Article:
Aluminum-oxide maker Sherwin Alumina Co. LLC filed for Chapter 11 in Texas bankruptcy court Monday after a precipitous fall in the price of its core product and a yearlong union employee lockout, aiming to sell its assets to an affiliate owned by parent Glencore.
The prepackaged plan with which Sherwin filed for bankruptcy contemplates a sale to senior lender Commodity Funding LLC, which is owned by Glencore Ltd., according to a statement Monday. Glencore also owns Sherwin. The deal would fully fund priority claims and would set aside $250,000 for general unsecured creditors, according to filings.
Commodity Funding has promised $40 million in debtor-in-possession financing, according to filings. Sherwin cited assets of $100 million to $500 million and pegged its liabilities in the same range.
In court papers Monday, Sherwin CEO Thomas Russell cited “challenging global market conditions” for aluminum oxide, also called alumina, which is the core ingredient in aluminum.
Its unionized employees are part of United Steelworkers and have been locked out since the fall of 2014, when bargaining negotiations broke down. The National Labor Relations Board ruled the lockout legal.
But United Steelworkers' Ben Lilienfeld vowed to take an active role in the bankruptcy. Lilienfeld said in a statement that the union and its workers know the aluminum industry is in dire times, but said the group was still disappointed that this was the turn of affairs taken after a year of talks.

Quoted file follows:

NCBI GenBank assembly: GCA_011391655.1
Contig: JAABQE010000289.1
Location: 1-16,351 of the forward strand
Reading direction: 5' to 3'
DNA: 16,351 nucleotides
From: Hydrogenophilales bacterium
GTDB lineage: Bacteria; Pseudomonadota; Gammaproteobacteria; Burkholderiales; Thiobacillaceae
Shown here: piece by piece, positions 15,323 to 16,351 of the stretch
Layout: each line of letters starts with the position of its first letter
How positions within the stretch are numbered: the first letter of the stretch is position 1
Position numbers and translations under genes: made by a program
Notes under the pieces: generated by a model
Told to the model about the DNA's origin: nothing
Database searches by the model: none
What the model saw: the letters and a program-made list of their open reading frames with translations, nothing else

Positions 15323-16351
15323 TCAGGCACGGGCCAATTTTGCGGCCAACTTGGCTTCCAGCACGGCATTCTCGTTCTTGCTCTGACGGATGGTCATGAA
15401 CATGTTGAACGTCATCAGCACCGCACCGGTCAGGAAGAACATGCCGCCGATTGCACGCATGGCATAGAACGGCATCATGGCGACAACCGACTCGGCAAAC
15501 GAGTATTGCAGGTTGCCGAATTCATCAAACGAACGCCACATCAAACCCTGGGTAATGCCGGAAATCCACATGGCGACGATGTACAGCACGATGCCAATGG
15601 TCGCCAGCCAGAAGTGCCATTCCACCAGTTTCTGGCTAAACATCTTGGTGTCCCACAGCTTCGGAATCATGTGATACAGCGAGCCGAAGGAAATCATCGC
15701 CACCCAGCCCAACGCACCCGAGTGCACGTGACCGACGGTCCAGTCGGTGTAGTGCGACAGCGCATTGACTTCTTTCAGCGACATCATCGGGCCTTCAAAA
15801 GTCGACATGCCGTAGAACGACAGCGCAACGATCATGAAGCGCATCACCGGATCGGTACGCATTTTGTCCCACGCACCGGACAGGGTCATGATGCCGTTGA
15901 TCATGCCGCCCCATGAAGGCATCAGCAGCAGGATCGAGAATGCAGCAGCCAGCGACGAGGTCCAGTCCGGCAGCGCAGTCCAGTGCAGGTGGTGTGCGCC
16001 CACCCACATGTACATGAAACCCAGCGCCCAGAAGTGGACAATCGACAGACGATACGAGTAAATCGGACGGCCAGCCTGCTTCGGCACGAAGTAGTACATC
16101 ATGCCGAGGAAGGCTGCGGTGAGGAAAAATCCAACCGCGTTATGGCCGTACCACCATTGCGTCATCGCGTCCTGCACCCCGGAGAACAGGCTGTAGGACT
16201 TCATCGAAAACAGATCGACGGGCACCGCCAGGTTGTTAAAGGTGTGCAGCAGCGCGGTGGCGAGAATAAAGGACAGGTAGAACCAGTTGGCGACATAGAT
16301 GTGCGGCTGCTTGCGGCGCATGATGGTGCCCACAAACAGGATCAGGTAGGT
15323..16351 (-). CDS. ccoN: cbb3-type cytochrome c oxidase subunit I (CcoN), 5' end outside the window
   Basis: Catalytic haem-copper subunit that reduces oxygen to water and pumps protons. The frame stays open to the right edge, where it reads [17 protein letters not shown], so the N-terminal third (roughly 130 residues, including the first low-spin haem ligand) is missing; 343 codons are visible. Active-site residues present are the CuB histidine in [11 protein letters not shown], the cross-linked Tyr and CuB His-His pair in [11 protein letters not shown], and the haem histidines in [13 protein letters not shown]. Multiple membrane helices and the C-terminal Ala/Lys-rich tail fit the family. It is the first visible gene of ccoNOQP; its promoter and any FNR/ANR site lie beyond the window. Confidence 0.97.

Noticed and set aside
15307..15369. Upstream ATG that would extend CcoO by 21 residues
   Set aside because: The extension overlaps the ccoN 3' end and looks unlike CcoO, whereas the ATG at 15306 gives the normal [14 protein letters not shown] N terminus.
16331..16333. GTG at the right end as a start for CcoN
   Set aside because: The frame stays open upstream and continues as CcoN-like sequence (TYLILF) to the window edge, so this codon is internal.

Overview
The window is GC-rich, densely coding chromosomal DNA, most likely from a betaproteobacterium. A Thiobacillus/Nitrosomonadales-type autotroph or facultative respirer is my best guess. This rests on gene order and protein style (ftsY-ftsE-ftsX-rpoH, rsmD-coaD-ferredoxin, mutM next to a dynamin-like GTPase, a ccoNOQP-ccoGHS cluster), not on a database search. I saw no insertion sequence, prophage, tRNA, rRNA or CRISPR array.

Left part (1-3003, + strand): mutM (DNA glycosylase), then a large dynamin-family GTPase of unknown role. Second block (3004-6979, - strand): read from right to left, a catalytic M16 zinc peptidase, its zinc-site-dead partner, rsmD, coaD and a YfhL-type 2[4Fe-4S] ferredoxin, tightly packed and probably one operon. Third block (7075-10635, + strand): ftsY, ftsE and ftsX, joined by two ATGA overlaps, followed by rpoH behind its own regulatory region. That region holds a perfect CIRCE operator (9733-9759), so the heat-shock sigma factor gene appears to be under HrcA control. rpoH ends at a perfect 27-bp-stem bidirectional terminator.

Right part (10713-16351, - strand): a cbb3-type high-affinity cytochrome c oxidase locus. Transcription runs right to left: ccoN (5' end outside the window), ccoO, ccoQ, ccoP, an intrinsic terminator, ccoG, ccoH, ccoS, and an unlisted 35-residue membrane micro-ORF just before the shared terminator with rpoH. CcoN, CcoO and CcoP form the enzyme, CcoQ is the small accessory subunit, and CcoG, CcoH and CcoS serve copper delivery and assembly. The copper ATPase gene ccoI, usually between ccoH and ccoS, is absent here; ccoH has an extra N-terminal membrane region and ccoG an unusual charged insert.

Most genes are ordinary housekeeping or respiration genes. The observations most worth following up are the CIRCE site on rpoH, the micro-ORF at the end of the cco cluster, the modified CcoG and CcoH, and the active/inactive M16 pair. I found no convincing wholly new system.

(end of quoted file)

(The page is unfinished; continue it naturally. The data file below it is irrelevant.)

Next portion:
“We are particularly concerned that the sale [to] an affiliate of Glencore subsidiary Commodity Funding LLC could be used as a means to sidestep its employee, retiree and pension obligations. If this is Glencore’s intention, this would be a gross misuse of the bankruptcy process,” Lilienfeld said.
The price per metric ton of alumina had fallen from about $350 in October 2014, when the lockout began, to $236 in November 2015, according to a letter the company wrote to United Steelworkers that month, saying the current price was “well below our cost of production.”
The company also said it's locked in disadvantageous contracts with steam and electric provider Gregory Power Partners LP and bauxite provider Noranda Bauxite Ltd. Bauxite is a raw material for alumina.
Commodities manufacturers and extractors have found themselves in challenging positions lately. Also on Monday,
Arch Coal filed for bankruptcy after striking a deal with a group of secured lenders that would eliminate more than $4.5 billion in company debt, reflecting the U.S. coal industry's continued struggle for financial stability amid weak demand and increased competition from other energy sources.
Sherwin is represented by James Sprayregen and Gregory Pesce of Kirkland & Ellis LLP.
Commodity Funding and Corpus Christi Alumina are represented by Curtis Mallet-Prevost Colt & Mosle LLP.
The case is Sherwin Alumina Co. LLC, case number 2:16-bk-20012, in the U.S. Bankruptcy Court for the Southern District of Texas.
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